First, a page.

2.Deuteronomy 6:10-19. Deuteronomy 6:10. Comp. with Deuteronomy 1:8; Deuteronomy 4:37-38; Genesis 50:24. Cities, sq. A detailed description for the purpose of warning, to which the exhortation now passes. Deuteronomy 6:11. And thou eatest sq. The rich enjoyment and pleasure should not destroy the remembrance of Jehovah. (Deuteronomy 5:6). The religious secularization (of God) is image worship, here they are warned against the moral secularization (of men). But comp. Deuteronomy 31:20; Deuteronomy 32:15.Deuteronomy 6:13. They must guard above all against forgetting the name with which the redeemer of Israel out of Egypt had named Himself. Hence the positive form of the lest thou forget with reference to the name Jehovah, still not now for the purpose of explaining the third command, but rather to impress the heartfelt fear of Jehovah (Deuteronomy 6:2; Deuteronomy 5:26) for the individual, and the service of Jehovah in the cultus and life (Deuteronomy 5:9) for the household (Joshua 24:15). And shalt swear by His name, i.e., when thou swearest—the solemn, vital, essential confession of the mouth, as before the court, so also in civil life and acts (Isaiah 19:18; Isaiah 45:23; Isaiah 65:16; Jeremiah 12:16; Jeremiah 4:2; Psalms 63:11), [of the oath as an act of worship. See Matthew 5:34; Hebrews 6:16; James 5:12.—A. G.]. The emphatic position of אֶה־יְהוָֹה prepares the way for Deuteronomy 6:14 (comp. further Matthew 4:10; Luke 4:8; the Sept. adds μόνῳ) with which comp. Deuteronomy 4:3.Deuteronomy 6:15. See Deuteronomy 5:9; Deuteronomy 4:24;—Exodus 32:11;—Deuteronomy 4:26; Deuteronomy 5:16. Deuteronomy 6:16 parallel to Deuteronomy 6:14. There superstition, here unbelief, which calls in question the presence of Jehovah, or generally His existence. Exodus 17:7; Matthew 4:7; Luke 4:12; (1 Corinthians 10:9). [Deuteronomy 6:16. This is one of the texts quoted by Christ in the temptation. And as He quoted Deuteronomy as a part of the sacred Scriptures, and as it was then held, i.e., as the work of Moses, so we have here again His endorsement of the Mosaic authorship of this book.—A. G.] Deuteronomy 6:17. Forgetfulness leads to apostacy, and to sinful doubt, love, to the keeping of the commandments sq. Comp. Deuteronomy 4:40; Deuteronomy 4:45.Deuteronomy 6:18. יָשָׁר even, straight. טוֹב (contracted from טהב = צהב), bright, brilliant, beautiful, the good as it falls in the eyes namely, of God, as pleasing to Him, (1 John 3:22; John 8:29). There is here a play upon words, to the good, good comes, it goes well—here in reference to the good land, (Deuteronomy 6:10). Deuteronomy 6:19; Deuteronomy 4:38; Exodus 23:27; Leviticus 26:7. Preparatory to chap. 7.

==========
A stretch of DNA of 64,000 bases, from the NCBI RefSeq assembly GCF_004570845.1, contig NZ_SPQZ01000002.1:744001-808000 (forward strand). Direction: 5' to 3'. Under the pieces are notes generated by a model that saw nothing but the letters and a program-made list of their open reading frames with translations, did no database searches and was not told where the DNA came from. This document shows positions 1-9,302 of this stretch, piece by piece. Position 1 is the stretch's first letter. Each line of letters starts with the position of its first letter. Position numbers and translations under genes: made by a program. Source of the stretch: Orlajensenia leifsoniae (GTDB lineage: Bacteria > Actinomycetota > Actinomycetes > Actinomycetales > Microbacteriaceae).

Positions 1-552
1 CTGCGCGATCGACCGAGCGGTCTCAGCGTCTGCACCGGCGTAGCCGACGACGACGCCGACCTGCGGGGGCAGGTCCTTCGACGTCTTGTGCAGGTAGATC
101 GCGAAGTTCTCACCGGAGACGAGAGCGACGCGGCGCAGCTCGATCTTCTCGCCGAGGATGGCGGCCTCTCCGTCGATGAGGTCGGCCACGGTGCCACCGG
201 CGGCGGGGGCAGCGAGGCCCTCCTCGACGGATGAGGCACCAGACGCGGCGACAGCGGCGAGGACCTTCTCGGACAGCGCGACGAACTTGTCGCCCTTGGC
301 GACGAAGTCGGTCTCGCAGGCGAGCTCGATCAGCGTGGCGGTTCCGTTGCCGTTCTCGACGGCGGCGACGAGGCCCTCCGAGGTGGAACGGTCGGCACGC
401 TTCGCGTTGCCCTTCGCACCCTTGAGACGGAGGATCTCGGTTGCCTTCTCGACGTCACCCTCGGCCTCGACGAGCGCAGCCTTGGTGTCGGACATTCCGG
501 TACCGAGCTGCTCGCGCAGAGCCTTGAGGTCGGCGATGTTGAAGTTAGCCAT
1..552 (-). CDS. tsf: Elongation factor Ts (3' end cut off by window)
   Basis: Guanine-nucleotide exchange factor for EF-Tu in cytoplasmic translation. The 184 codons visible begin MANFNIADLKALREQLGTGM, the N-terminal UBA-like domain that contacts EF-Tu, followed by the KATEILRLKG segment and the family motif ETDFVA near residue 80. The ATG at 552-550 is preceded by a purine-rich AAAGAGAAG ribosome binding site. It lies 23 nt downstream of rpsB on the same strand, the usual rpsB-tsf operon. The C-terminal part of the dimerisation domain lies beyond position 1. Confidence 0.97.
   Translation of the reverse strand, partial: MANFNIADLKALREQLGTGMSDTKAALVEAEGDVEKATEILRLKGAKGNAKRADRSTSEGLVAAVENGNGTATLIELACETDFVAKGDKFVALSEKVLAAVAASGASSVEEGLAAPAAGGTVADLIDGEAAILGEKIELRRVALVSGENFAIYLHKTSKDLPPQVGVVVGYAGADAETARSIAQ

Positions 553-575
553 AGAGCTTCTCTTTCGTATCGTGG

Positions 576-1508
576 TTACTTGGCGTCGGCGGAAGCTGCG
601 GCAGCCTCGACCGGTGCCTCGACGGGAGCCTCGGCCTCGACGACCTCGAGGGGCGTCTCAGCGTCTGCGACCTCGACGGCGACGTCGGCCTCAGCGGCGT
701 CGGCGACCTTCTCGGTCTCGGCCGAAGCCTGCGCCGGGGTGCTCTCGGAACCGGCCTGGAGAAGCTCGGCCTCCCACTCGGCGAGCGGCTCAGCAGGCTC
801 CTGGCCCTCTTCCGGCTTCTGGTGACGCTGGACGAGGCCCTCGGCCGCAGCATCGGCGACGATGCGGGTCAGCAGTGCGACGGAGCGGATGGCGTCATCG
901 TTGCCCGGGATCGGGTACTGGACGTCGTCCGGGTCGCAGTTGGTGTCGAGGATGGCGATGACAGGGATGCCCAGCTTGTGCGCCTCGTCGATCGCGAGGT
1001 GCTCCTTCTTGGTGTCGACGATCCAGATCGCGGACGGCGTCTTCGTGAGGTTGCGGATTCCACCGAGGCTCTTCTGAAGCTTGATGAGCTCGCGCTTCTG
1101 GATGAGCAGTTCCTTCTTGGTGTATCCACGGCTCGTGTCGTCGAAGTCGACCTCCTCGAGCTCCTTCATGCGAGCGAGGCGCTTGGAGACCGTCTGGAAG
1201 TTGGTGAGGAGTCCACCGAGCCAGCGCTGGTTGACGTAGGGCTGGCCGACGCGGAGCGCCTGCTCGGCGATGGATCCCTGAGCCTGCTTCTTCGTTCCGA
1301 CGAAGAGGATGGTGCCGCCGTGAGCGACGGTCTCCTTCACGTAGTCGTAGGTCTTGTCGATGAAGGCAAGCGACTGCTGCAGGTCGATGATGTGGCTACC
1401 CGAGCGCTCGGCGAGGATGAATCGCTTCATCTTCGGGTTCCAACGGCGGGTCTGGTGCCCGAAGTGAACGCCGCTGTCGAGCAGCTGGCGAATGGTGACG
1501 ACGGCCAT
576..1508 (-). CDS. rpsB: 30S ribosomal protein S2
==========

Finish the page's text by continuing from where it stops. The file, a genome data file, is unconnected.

3.Deuteronomy 6:20-25.Deuteronomy 6:20. The carrying out of Deuteronomy 6:7, as Deuteronomy 6:8 sq. is of Deuteronomy 6:6. מָה with respect to their import, or their ground and aim. The son asks because he sees the father doing, as Deuteronomy 6:7 enjoins (Exodus 13:14; Exodus 12:26). A testimony, example, and earnest instruction is presupposed, (Psalms 34:11; Proverbs 4:1; Ephesians 6:4). It concerns the ground or reason, if the youth asks wherefore? and the application to the heart and life, if the question is that just as frequently asked, What is that to me? to what end? (How practical)? First the wretched condition of Israel, bondmen, sq., then the redemption (Deuteronomy 6:22נָהַן as Exodus 7:9. Comp. Deuteronomy 4:34) to its completion (Deuteronomy 6:23, that he might, sq.) with a citation of the promise, which he swore, sq., and with an emphatic mention of the fruits of salvation (Deuteronomy 6:24, comp. upon Deuteronomy 4:1). Lastly the thankfulness in Deuteronomy 6:25 : So we are under obligation to God. Righteousness (Deuteronomy 24:13, comp. upon Deuteronomy 4:8) refers to the acquitting sentence of the law, as opposed to κατάκριμα (Romans 5:16) and hence involves the fulfilling (Romans 2:13) of the whole law (James 2:10); and as more nearly defined here as before the Lord this righteousness is not opposed to that in Romans 8:4, which also consists in walking not after the flesh, but after the Spirit. Thus Moses describes the righteousness which is of the law (Romans 10:5) as far from the hypocritical, or even merely external righteousness of the Scribes and Pharisees (Matthew 5:20) as Paul on his side separates widely justification by faith from the simple, external apprehension of the work of Christ for us. [But Paul never separates justification by faith from a hearty practical obedience to the law. He teaches that the man is justified by the simple apprehension and reception of the work of Christ for us, i.e., by faith—but this faith is never fruitless. The man so believing is in Christ, Romans 8:1, and so must walk not after the flesh but after the Spirit. The note in Bib. Com. is judicious. The word translated righteousness is the same as in Genesis 15:6, rendered in the N. T. by δικαιοσύνη. Moses from the very beginning has made the whole “righteousness of the law” to depend so entirely on a right state of the heart, in one word, on faith, that there can be no real inconsistency between the verse before us, taken thus strictly and properly, and the principle of Justification by faith only.—A. G.]. At the same time it is clear that although לפּני יְוָֹה cannot be referred to וצדקה, true righteousness is the justification of men, not before men, but before God, and therewith Christ is the end of the law for righteousness (Romans 10:4) Romans 8:3. Here also the faith, Deuteronomy 6:4, precedes the love, Deuteronomy 6:5.